Sabre Rattling Upsets Calm in Markets – Week Ended 8/11/17

As one market commentary this morning put it, the heated rhetoric from both North Korea and the US fell like a rock into the still pool of the markets last week. Tensions escalated between the two countries on Tuesday as Trump tweeted that the US would respond to any actions by N. Korea against the US or its allies with fire and fury like the world has never seen. On that headline, the S&P500 reversed -0.8% from what was an attractive intra-day advance. The bleeding of financial markets continued through Thursday which experienced the most notable drawdown in roughly 3 months. Markets managed to stabilize Friday, but the Dow, S&P, and Nasdaq each declined by -1.1%, -1.4%, and -1.5%, respectively for the week. It was not just domestic equities that sold off; Eurozone banks fell -4.1% and other international also swooned by anywhere between -1% to -2.5% for the week. As might be expected, safe-haven bond yields again moved lower (prices up). Following what has been months of market and investor calm despite ongoing dysfunction in Washington and pro-growth policy (like healthcare or tax reform progress) stagnation, the colorful exchange of words and threats over the use of nuclear force seem to be scary or uncertain enough to reawaken volatility.

From an economic perspective, 2Q earnings season is coming to a close in the US. The year-over-year progress is noteworthy, but should also be at least partially attributed to still-easy year-ago comparisons; looking to 3Q, comparisons should become more challenging. But that aside, corporate earnings and guidance commentary still reflects an economy that is progressing and bolstered by steady consumer and business sentiment. Foreign economies also are showing ongoing improvement. At the same time, while unemployment continues to drift lower, wage growth remains benign to corporate margins meaning that inflation should remain a non-issue in the short-run. That view was supported with the release of the Consumer Price Index last week, which again reflected a pace of inflation that falls-short of central bank expectations and goals. When coupled with the recent escalation of geopolitical tension, it would seem the Fed and other central bankers may be incrementally harder-pressed to move forward with additional rate normalization and tightening efforts despite their idealistic notion to do so.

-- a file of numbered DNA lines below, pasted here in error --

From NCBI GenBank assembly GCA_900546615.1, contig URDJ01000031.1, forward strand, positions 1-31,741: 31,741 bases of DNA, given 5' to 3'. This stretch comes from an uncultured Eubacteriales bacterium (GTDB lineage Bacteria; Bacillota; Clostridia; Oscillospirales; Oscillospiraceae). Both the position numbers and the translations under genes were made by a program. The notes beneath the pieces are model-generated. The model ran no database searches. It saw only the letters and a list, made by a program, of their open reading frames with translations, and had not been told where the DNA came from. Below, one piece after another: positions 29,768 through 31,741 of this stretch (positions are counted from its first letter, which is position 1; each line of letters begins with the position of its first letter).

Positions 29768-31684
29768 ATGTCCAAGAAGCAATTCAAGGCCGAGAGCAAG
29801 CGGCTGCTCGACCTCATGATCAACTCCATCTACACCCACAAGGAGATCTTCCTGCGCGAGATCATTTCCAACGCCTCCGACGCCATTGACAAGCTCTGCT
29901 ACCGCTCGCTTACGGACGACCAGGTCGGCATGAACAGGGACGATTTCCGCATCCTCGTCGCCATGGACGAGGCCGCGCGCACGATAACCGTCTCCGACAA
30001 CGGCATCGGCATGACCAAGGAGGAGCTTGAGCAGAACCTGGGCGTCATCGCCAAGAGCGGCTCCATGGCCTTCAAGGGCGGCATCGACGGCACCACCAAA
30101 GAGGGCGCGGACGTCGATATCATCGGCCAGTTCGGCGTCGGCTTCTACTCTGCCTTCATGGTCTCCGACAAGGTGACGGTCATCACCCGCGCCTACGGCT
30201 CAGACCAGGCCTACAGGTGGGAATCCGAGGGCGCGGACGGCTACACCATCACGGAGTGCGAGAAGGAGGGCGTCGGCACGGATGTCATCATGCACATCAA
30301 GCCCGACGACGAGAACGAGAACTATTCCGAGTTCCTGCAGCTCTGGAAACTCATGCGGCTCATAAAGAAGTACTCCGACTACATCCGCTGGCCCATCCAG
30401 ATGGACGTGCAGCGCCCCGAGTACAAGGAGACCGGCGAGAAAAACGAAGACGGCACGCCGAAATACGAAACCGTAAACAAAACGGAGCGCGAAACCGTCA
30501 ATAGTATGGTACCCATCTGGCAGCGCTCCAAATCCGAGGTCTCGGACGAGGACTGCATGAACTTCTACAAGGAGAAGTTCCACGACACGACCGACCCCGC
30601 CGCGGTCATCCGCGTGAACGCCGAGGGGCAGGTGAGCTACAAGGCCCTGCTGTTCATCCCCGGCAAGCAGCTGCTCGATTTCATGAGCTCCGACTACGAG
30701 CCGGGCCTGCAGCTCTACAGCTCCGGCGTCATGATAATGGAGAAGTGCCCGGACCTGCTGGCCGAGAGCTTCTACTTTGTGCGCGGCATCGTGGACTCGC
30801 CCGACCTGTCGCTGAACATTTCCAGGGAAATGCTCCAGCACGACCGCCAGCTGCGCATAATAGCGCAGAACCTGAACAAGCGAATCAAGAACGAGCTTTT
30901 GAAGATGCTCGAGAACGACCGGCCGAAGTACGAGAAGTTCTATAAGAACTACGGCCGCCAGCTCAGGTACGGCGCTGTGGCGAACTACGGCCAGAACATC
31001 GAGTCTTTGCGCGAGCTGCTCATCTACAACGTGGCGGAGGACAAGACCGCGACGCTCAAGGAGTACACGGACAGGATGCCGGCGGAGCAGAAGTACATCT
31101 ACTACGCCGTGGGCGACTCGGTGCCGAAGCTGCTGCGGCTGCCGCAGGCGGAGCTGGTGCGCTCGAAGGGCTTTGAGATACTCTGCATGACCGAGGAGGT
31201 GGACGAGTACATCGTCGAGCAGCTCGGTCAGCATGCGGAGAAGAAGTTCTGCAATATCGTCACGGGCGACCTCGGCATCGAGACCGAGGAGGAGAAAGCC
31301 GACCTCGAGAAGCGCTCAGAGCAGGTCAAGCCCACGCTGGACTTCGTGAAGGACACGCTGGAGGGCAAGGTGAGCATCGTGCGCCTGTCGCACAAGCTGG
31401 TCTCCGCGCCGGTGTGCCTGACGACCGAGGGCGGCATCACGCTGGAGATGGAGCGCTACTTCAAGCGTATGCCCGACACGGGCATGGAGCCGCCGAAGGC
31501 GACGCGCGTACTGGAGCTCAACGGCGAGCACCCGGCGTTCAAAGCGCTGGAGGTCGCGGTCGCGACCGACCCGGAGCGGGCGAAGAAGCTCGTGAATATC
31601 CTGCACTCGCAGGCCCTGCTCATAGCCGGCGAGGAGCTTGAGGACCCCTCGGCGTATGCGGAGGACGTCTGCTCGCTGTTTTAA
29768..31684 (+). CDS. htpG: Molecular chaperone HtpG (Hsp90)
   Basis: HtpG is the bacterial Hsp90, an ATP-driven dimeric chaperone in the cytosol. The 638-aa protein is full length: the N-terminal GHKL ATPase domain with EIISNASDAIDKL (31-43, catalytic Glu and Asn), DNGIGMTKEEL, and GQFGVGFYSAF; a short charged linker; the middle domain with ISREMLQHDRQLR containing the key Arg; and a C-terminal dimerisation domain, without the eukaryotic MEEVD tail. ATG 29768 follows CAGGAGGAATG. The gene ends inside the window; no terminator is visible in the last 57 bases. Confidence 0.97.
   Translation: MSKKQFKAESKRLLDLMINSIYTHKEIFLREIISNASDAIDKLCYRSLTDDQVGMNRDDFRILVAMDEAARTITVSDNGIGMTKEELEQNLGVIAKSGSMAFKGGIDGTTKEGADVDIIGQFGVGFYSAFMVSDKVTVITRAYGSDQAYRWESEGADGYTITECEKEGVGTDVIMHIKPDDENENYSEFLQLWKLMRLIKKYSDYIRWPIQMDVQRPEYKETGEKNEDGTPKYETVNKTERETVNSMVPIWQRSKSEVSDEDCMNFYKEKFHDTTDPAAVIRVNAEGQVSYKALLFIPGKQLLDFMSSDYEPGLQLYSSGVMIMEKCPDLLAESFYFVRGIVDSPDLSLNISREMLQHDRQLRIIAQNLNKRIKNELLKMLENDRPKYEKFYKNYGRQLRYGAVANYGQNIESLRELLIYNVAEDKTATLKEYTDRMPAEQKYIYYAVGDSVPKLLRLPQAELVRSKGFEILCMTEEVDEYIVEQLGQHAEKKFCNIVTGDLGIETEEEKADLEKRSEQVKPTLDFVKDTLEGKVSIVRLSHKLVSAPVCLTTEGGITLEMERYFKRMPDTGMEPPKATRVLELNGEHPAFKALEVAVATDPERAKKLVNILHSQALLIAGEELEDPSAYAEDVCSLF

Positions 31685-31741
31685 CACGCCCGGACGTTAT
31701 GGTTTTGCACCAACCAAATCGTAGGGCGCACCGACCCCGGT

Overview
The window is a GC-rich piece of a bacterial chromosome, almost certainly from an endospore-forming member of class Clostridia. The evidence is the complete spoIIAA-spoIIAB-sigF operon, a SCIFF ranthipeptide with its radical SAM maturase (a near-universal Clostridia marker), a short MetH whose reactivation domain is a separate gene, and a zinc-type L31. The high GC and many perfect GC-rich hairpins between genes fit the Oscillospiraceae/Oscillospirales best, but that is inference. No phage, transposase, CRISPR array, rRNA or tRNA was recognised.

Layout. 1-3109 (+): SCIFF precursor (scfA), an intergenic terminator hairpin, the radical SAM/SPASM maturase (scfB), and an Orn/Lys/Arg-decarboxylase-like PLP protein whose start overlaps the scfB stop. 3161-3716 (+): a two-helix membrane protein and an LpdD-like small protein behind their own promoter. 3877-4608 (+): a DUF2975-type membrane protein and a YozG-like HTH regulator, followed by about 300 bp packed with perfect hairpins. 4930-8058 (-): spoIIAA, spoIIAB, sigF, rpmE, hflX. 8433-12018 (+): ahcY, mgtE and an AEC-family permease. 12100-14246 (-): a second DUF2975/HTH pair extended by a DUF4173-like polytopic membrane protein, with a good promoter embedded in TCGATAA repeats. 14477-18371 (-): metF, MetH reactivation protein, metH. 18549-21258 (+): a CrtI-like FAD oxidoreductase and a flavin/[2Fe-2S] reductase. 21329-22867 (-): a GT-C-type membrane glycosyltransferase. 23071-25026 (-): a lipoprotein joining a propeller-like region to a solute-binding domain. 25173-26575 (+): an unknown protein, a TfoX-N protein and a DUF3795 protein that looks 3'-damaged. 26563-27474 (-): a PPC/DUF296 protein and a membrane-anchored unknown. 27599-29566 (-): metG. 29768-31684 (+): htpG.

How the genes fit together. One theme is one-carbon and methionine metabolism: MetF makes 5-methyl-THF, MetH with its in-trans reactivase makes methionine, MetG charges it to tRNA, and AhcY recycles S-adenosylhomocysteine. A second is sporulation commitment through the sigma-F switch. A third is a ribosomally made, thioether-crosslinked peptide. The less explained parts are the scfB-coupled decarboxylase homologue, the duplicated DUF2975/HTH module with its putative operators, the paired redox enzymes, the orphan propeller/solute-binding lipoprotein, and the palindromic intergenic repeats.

While the drawdowns experienced last week likely re-awaken markets that have been extraordinarily calm throughout much of the year, it should stand as an important reminder to investors that unexpected developments always have the potential to upset markets in the short-run. They are also a normal part of investing. With that said, it is our understanding from following various experts on the topic of actual war with North Korea (beyond words), the risk may still be overstated. Perhaps more importantly, it is the perspective of experts that the abilities of North Korea to strike the US this year or even the coming few (despite accelerating progress) are even more overstated by the media. This is not to suggest that the prospects of any nuclear attack or not to be evaluated seriously, or that N. Korea isnt moving toward that achievement. Or, that one of the biggest risks in this situation is that each country has a leader that seems to lack the rationality or cool head we might normally expect and from that perspective these worries do have the capacity to increase financial risks in the short-run. We do not believe however that this event materially changes the underlying economic fundamentals of either growth here in the US or globally. But in the very short run (next few months), it is entirely possible and perhaps even probable that volatility continues to rise or at least shift to a higher level than enjoyed by investors YTD because it is our perspective that most investors remain on-alert for anything that looks to have potential of upsetting the Goldilocks environment. Further, we are still within 2% of the all-time highs set by US indexes within recent weeks and hardly constitute a correction. Investors and clients should expect that streak without correction to end at some point, but the important question that must always be considered is whether underlying fundamentals are changing for the worse suggesting that a pullback is the beginning of something more sinister. At present, that answer is no. And, perhaps even more broadly, TINY (There Is No Yield) continues to perpetuate TINA (There Is No Alternative [to stocks] for generating real return).

Posted in Blog Post.